The strategy is meant to further sustainable consumption and production and promote
its sustainable industrial policy.
Action Plan for Energy Efficiency: Realising the Potential COM(2006)545 final
This Action Plan outlines a framework of policies and measures with a view to intensify the process of realising the 20% estimated savings potential in EU annual primary energy consumption by 2020.
The Directive 2012/27/eu on energy efficiency establishes a common framework of measures for the promotion of energy efficiency within the European Union in order to achieve the headline target of 20% reduction in gross inland energy consumption. Member States are requested to set indicative targets. It is up to the Member states whether they base their targets on gross inland consumption, final energy consumption, primary or final energy savings or energy intensity.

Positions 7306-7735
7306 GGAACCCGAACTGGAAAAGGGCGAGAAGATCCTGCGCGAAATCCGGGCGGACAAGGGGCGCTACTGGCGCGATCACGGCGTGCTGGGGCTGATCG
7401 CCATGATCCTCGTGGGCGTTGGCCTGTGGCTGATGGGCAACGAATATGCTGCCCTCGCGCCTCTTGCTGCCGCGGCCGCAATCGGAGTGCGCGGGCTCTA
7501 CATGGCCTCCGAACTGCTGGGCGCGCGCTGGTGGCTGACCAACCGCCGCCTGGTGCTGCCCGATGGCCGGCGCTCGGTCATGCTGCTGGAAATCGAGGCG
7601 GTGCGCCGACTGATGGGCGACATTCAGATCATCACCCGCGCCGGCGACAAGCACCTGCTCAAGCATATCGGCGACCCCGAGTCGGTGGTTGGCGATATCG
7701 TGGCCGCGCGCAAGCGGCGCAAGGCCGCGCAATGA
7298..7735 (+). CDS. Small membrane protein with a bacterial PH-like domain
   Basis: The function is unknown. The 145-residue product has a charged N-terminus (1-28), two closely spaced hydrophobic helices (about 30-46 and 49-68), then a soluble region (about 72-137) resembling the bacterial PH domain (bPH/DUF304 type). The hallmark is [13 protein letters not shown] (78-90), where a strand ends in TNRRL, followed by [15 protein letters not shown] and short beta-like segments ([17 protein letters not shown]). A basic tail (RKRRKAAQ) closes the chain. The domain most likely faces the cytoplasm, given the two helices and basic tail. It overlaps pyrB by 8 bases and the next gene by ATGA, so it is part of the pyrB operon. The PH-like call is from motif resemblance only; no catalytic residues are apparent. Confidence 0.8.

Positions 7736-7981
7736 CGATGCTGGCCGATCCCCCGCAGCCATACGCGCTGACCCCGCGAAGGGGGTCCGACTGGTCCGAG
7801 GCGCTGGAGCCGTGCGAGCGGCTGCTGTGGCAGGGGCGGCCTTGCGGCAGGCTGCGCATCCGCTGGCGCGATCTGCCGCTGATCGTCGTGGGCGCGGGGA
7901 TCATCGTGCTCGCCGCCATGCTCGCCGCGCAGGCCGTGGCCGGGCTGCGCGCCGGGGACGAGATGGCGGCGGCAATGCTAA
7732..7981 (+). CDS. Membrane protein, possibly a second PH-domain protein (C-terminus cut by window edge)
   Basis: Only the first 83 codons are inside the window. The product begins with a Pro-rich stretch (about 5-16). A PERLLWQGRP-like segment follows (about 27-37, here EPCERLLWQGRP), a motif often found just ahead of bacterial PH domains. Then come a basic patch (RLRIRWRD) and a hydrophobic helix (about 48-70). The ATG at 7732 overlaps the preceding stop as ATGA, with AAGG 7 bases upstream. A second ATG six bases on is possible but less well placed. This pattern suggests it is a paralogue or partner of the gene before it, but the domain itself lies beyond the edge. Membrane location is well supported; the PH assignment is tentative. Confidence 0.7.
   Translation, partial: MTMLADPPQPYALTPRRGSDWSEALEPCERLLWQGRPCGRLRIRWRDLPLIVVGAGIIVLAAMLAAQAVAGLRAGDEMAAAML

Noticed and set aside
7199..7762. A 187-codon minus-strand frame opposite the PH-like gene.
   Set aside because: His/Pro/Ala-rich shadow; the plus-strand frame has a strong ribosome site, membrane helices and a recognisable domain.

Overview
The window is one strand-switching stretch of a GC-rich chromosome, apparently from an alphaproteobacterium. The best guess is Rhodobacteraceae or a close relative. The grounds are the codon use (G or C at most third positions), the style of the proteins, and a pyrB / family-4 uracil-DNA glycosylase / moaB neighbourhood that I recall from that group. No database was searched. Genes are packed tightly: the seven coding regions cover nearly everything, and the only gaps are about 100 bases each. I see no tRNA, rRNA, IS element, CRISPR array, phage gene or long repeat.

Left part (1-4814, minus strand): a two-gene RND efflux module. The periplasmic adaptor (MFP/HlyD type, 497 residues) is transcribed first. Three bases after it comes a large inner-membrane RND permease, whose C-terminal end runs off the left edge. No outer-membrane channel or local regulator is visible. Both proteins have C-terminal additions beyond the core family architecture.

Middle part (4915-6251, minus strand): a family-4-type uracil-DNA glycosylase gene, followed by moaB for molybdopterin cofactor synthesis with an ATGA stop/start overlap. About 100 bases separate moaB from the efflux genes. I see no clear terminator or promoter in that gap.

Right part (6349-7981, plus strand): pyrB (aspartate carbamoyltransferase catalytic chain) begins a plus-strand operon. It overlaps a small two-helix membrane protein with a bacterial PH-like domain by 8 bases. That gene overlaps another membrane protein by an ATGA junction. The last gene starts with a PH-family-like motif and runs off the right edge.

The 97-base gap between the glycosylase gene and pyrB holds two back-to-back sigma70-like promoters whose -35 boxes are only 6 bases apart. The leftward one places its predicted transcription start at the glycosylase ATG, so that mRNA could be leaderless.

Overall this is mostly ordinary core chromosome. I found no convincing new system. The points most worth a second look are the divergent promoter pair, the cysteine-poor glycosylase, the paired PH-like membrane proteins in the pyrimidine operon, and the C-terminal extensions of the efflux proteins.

Related policy documents
Regulation (ec) no 443/2009 of the European parliament and of the Council setting emission performance standards for new passenger cars as part of the community's integrated approach to reduce CO2 emissions from light-duty vehicles.
Directive 2008/101/ec of the European parliament and of the Council amending directive 2003/87/ec so as to include aviation activities in the scheme for greenhouse gas Emission allowance trading within the community
Community guidelines on state aid for environmental protection (2008/c 82/01)
Directive 2009/28/ec of the European parliament and of the Council on the promotion of the use of energy from renewable sources